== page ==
"Automatic" permissions as part of planning reforms, but what does that mean to you?



In early August, the UK government announced a new “automatic” permission as part of a new planning reform. This change will make it easier for developers to build new homes and commercial buildings throughout the UK. Boris Johnson vowed to "build, build, build" to help Britain bounce back from the pandemic, promising a £5bn fund to be put towards building new homes and infrastructure.


Many have not taken to the news well, as concerns over the new proposals will see rushed plans approved and could compromise on the quality of the new houses built. Also, reducing the timelines might see the reduction in local communities won't have the opportunity to voice their opinions and be sidelined in the process.


However, the UK government says they’ll create thousands of new jobs in construction & architecture. Plus they’ll allow for ease of construction not just on homes but on new local services too, like hospitals, schools & road improvements.


As part of the new system, land will be split into 3 categories, "growth, renewal & protection”. Currently, residents will be asked to offer their opinion about which land should be earmarked for each category, before councils make their final decision. Planning would then be "automatically secured" for areas categorised for growth. Some development would be allowed in “renewal” areas but it would be restricted in “protection” zones.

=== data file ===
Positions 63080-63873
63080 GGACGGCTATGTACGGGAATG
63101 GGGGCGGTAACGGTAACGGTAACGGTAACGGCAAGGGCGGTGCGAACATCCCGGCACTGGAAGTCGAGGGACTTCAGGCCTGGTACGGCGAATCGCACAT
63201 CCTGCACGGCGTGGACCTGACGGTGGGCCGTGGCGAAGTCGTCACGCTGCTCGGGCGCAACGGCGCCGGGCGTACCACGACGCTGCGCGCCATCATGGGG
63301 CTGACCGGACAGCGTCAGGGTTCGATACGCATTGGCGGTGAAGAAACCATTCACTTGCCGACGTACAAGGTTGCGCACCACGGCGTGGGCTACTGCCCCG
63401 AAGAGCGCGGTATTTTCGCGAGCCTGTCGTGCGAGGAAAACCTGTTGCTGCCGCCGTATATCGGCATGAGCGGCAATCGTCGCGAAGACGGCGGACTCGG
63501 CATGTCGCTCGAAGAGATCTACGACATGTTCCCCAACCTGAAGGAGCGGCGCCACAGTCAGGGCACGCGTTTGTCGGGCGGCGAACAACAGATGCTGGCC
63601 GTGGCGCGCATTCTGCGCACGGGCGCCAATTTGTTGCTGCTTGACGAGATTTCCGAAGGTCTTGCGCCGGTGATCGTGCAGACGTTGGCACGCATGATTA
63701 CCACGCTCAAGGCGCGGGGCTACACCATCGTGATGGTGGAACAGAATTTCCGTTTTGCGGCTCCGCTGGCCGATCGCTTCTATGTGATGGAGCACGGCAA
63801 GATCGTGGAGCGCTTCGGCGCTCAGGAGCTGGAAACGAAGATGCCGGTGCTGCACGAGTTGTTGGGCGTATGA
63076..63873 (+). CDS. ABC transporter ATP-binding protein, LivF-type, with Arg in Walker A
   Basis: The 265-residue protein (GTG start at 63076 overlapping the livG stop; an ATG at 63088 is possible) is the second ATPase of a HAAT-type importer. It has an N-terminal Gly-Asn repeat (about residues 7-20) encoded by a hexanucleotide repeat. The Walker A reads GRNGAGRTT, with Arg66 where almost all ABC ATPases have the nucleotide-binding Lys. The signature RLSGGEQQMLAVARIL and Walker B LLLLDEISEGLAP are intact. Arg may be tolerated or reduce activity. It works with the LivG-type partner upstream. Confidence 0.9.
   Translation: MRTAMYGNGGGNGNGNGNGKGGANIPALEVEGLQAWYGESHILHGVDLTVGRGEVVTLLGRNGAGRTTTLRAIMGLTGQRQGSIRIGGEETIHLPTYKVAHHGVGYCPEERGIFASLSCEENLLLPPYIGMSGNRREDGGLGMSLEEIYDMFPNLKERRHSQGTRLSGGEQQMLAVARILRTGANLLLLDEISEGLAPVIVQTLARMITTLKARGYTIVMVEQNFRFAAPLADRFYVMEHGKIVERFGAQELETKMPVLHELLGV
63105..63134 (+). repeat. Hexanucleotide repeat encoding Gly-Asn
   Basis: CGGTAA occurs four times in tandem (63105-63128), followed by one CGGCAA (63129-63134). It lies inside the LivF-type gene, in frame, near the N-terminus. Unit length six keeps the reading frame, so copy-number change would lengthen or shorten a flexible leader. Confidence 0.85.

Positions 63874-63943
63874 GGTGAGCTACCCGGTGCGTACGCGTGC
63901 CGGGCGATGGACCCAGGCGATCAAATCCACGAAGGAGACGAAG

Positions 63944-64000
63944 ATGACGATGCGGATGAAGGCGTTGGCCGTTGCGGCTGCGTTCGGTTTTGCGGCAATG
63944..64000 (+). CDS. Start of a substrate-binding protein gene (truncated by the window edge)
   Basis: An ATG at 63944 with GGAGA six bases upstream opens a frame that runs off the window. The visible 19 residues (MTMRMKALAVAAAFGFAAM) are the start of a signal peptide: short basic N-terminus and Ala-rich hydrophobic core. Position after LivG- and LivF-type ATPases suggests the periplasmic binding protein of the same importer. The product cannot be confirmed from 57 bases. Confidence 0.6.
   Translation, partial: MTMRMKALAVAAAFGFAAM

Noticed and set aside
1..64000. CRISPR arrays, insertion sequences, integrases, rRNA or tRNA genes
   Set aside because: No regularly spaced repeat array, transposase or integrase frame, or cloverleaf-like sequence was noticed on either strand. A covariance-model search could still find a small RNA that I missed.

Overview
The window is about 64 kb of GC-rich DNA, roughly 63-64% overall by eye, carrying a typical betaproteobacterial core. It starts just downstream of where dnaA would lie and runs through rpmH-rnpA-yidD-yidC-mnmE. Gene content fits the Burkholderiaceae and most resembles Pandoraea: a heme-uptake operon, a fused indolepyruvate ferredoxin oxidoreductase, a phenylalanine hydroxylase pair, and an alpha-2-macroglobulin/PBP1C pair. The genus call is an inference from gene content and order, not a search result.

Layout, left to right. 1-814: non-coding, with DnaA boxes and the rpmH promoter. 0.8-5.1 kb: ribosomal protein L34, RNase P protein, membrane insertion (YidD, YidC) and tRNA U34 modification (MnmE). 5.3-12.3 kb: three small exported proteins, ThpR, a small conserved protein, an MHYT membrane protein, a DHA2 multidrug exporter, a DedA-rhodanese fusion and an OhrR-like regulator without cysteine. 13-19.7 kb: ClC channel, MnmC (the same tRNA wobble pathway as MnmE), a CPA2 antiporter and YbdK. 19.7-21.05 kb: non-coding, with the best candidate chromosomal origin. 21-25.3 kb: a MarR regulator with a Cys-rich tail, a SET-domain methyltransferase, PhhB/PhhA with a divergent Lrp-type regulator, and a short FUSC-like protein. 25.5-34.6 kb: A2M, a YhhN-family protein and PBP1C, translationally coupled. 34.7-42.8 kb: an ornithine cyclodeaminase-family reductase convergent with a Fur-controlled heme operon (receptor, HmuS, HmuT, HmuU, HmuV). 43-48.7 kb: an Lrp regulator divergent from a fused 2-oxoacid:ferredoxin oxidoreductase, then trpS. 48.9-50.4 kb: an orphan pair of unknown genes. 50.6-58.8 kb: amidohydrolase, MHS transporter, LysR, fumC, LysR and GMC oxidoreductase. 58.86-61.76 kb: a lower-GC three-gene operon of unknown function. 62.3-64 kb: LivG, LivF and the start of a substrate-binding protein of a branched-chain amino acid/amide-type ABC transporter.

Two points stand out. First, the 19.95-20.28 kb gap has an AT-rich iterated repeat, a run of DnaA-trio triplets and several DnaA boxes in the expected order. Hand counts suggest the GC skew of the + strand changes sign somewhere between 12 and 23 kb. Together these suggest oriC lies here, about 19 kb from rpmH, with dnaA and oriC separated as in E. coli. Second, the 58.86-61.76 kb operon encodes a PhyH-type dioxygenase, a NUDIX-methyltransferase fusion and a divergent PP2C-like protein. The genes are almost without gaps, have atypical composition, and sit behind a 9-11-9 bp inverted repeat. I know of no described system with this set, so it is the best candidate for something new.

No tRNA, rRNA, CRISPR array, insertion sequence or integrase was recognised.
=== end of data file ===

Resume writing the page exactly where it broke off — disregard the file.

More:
So what does this mean to you?


If you currently live in a flat, then nothing will change. Any changes you make to your flat affect the communal building, so you already have to get consent from your neighbours below or above (or both!) plus your freeholder. So basically, you’ll still need to apply for any changes through the normal building permissions as before.


If you are looking to build your own home from the ground up, then this reform could have a big impact on you. It’ll be easier now to build than before. Existing homeowners may be able to add 2 storeys to a detached property without needing additional planning permission, plus commercial owners will find it easier to change existing properties into residential accommodation.


However, before you set off and start building that extra floor, always check with your local council if your home has any prerequisites. From “listed buildings” to conservation areas, depending on where your home is, there could be some underlying restrictions to adhere to first.